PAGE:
Longtime Fox News anchor Shepard Smith announced on Friday he is leaving the conservative cable network.
After 23 years at the Rupert Murdoch-owned news channel, its chief news anchor announced during a broadcast of the eponymous Shepard Smith Reporting that he “recently… asked the company to allow me to leave Fox News.”
“This is my last newscast here,” Smith said. “Thank you for watching today and over the decades as I traveled to many of your communities and anchored this program, Studio B, and Fox Report, plus endless marathon hours of breaking news. It’s been an honor and my pleasure. Even in our currently polarized nation, it’s my hope that the fact will win the day.”
According to NBC News correspondent Jo Ling Kent, colleagues at Fox News were “shocked” when Smith announced he was leaving the network, and “some were visibly upset.” He has been a mainstay at Fox News since it was founded in 1996.
Even Smith’s signoff noted the unusual circumstances of his resignation, claiming Fox News requested he “stay obliged.”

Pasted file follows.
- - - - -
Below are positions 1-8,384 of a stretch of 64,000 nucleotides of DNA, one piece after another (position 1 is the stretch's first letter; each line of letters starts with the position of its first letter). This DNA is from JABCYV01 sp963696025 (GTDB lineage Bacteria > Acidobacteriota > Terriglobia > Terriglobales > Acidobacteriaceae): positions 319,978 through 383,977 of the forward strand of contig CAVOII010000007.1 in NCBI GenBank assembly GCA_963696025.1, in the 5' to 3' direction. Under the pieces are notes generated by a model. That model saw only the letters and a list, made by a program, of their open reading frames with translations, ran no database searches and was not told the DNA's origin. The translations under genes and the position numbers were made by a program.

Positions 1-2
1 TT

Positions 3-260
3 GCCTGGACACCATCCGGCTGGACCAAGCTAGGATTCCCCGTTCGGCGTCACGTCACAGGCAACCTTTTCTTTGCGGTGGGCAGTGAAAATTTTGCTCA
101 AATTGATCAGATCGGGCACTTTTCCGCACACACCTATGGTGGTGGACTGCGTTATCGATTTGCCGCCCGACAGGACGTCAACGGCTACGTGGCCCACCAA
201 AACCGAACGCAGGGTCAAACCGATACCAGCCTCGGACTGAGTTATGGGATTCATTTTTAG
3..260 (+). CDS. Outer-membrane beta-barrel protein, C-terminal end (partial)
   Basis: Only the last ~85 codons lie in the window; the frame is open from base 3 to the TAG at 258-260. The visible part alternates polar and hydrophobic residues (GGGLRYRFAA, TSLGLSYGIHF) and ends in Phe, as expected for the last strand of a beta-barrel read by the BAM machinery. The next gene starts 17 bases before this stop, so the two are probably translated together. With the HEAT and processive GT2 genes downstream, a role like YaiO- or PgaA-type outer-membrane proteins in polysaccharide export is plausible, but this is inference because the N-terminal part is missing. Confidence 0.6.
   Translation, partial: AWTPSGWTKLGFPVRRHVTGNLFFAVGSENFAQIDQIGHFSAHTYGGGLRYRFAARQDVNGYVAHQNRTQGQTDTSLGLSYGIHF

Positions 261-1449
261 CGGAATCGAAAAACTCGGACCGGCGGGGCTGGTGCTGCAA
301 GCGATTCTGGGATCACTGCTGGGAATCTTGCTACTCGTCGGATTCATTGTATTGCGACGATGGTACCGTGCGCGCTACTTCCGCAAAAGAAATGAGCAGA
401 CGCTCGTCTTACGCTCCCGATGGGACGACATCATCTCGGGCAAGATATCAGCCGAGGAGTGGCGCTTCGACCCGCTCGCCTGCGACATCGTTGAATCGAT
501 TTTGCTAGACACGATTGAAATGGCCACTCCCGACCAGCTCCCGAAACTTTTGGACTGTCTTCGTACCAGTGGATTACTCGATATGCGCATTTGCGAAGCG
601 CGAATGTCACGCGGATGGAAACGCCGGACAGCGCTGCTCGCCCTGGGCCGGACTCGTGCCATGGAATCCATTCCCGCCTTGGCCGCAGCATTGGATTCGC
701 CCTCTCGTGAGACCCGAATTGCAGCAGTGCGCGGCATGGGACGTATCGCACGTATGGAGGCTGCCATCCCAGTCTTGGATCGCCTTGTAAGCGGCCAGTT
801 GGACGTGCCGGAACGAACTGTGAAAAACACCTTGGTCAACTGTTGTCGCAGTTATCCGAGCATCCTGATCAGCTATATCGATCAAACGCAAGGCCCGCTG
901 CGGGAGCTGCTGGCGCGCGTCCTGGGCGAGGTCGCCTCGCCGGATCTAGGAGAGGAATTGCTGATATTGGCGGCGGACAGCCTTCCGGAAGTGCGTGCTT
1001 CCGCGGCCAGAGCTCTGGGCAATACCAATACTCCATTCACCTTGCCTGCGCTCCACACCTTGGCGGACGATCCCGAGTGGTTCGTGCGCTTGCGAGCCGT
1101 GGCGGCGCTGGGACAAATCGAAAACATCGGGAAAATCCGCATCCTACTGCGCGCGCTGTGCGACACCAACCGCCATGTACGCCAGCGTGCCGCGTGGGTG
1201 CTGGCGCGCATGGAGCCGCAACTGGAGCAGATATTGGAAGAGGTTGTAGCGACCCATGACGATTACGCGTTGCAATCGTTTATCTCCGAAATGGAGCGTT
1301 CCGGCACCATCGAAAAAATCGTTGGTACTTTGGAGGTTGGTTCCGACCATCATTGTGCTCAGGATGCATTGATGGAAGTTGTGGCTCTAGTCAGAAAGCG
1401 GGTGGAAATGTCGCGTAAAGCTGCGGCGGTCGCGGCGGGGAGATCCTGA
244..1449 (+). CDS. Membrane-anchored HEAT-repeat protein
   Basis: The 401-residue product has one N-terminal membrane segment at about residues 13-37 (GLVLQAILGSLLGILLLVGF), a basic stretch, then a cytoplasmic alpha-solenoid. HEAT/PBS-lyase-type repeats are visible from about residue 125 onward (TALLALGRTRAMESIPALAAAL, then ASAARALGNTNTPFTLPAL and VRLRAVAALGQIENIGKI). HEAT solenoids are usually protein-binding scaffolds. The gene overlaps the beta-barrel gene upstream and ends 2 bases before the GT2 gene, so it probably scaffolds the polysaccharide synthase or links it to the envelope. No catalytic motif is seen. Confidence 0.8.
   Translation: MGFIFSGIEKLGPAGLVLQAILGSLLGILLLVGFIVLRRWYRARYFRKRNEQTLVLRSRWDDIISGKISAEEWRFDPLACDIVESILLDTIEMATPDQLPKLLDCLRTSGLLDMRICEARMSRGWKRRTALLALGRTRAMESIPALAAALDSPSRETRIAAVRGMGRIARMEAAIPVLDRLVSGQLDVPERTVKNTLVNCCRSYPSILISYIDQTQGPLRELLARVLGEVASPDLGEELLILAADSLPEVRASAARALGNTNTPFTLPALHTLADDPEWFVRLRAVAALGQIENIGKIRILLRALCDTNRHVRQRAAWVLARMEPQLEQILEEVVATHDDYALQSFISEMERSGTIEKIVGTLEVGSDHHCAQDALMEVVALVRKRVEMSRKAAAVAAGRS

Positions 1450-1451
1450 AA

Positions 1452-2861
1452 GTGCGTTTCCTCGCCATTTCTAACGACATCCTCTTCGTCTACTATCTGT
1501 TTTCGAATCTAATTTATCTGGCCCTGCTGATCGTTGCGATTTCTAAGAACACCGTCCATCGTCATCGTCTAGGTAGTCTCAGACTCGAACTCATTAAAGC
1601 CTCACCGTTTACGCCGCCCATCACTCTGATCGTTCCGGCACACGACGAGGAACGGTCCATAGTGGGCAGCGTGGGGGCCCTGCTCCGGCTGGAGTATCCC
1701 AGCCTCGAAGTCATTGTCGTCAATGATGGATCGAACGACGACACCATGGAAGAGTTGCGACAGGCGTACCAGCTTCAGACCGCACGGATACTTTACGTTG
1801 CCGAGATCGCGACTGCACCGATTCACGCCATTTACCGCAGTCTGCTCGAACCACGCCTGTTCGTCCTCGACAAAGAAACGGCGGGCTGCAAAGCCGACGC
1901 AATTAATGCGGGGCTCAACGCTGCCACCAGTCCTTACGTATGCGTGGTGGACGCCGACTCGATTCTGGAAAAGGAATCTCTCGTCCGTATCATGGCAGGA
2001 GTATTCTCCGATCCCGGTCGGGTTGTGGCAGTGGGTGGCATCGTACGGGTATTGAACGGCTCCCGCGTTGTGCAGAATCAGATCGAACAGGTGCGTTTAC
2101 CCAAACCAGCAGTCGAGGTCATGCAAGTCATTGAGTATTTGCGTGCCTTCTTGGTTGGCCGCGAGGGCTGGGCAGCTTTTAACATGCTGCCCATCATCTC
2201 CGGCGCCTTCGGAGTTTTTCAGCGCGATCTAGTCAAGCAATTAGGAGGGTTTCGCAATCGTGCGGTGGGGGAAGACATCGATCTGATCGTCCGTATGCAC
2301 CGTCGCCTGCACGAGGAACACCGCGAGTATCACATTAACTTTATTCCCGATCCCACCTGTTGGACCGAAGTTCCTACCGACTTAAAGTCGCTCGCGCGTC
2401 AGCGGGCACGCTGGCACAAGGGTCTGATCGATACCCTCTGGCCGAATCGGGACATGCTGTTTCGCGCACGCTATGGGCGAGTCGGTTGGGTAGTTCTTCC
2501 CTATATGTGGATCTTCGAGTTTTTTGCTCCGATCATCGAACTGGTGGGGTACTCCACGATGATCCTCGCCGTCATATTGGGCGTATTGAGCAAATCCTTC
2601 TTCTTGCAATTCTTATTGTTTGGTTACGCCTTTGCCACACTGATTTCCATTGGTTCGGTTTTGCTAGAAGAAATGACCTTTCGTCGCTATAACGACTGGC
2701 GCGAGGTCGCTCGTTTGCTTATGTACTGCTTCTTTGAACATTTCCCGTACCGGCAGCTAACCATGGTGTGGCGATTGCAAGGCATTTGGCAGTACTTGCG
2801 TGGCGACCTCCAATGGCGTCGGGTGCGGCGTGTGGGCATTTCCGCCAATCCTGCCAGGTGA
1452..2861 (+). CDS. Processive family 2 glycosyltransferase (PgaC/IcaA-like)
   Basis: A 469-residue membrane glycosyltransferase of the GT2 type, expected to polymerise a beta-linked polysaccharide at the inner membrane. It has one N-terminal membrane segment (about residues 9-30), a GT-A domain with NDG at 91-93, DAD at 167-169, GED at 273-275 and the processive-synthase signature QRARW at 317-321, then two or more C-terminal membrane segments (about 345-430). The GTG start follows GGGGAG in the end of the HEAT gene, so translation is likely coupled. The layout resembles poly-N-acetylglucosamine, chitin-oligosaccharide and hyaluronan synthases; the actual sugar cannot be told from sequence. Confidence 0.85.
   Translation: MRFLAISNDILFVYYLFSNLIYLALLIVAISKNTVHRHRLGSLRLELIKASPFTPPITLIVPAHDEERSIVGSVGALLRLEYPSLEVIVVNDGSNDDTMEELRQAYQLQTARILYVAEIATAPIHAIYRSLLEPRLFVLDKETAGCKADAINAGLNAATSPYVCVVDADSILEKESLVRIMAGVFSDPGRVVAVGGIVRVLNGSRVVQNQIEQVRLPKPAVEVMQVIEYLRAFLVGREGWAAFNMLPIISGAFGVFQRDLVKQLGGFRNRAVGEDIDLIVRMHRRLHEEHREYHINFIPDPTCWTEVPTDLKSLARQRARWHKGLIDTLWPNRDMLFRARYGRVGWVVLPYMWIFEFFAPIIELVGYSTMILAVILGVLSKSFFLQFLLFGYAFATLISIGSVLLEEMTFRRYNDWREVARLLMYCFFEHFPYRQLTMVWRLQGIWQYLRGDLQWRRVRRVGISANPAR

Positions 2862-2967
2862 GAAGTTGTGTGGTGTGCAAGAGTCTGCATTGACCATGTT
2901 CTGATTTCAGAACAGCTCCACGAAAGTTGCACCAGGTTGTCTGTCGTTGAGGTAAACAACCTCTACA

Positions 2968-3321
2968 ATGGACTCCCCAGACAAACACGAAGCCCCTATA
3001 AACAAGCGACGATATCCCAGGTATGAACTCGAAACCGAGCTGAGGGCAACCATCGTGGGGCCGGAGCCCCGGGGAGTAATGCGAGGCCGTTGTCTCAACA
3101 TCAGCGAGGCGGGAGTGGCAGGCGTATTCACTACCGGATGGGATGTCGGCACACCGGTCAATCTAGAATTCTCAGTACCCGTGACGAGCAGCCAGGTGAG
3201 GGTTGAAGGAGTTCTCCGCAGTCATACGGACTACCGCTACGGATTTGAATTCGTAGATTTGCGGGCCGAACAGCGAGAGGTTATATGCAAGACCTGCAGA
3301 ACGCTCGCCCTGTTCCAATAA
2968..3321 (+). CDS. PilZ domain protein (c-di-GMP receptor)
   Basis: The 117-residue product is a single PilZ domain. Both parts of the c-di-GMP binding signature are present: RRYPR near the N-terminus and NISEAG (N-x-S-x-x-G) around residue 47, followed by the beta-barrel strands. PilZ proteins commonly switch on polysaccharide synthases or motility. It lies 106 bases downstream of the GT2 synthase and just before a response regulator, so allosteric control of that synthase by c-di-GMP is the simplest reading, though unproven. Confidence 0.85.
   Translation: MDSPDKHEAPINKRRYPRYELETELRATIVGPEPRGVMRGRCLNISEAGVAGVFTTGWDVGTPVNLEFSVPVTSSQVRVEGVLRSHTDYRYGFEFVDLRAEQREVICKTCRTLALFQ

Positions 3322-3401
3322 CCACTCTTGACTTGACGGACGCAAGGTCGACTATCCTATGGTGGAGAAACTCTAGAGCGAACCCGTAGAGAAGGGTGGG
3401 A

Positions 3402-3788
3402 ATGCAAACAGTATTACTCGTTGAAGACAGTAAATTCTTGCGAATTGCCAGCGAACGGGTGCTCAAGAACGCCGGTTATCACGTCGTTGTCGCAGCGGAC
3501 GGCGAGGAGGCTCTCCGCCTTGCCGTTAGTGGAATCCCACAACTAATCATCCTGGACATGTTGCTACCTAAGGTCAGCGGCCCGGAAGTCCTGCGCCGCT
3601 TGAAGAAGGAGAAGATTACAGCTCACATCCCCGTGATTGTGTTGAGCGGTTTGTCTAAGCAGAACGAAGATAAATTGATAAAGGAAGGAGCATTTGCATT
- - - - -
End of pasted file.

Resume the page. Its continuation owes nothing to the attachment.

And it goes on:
“Under our agreement, I won’t be reporting elsewhere, at least in the near future,” he said, before noting that he would use the opportunity to spend more time with his partner, Giovanni Graziano, and their dog. “But I will be able to see more of Gio and Lucia and our friends and family and then we will see what comes along.”
Smith, the sole out correspondent at Fox News, came out as a gay man in 2017 but denied that he had been “in the closet.”
“I don't think about it,” he said of his sexual orientation at the time. “It's not a thing. I go to work. I manage a lot of people. I cover the news. I deal with holy hell around me. I go home to the man I'm in love with.”
According to The Guardian, Smith’s sudden departure is a result of disagreements with colleagues at the right-wing outlet over the fallout from Donald Trump’s call with Ukraine President Volodymyr Zelensky, in which he attempted to pressure the foreign leader into digging up dirt on political rival Joe Biden.
The network will replace Smith with a “set of rotating anchors,” according to Kent.
Note: This story has been updated from a previous version.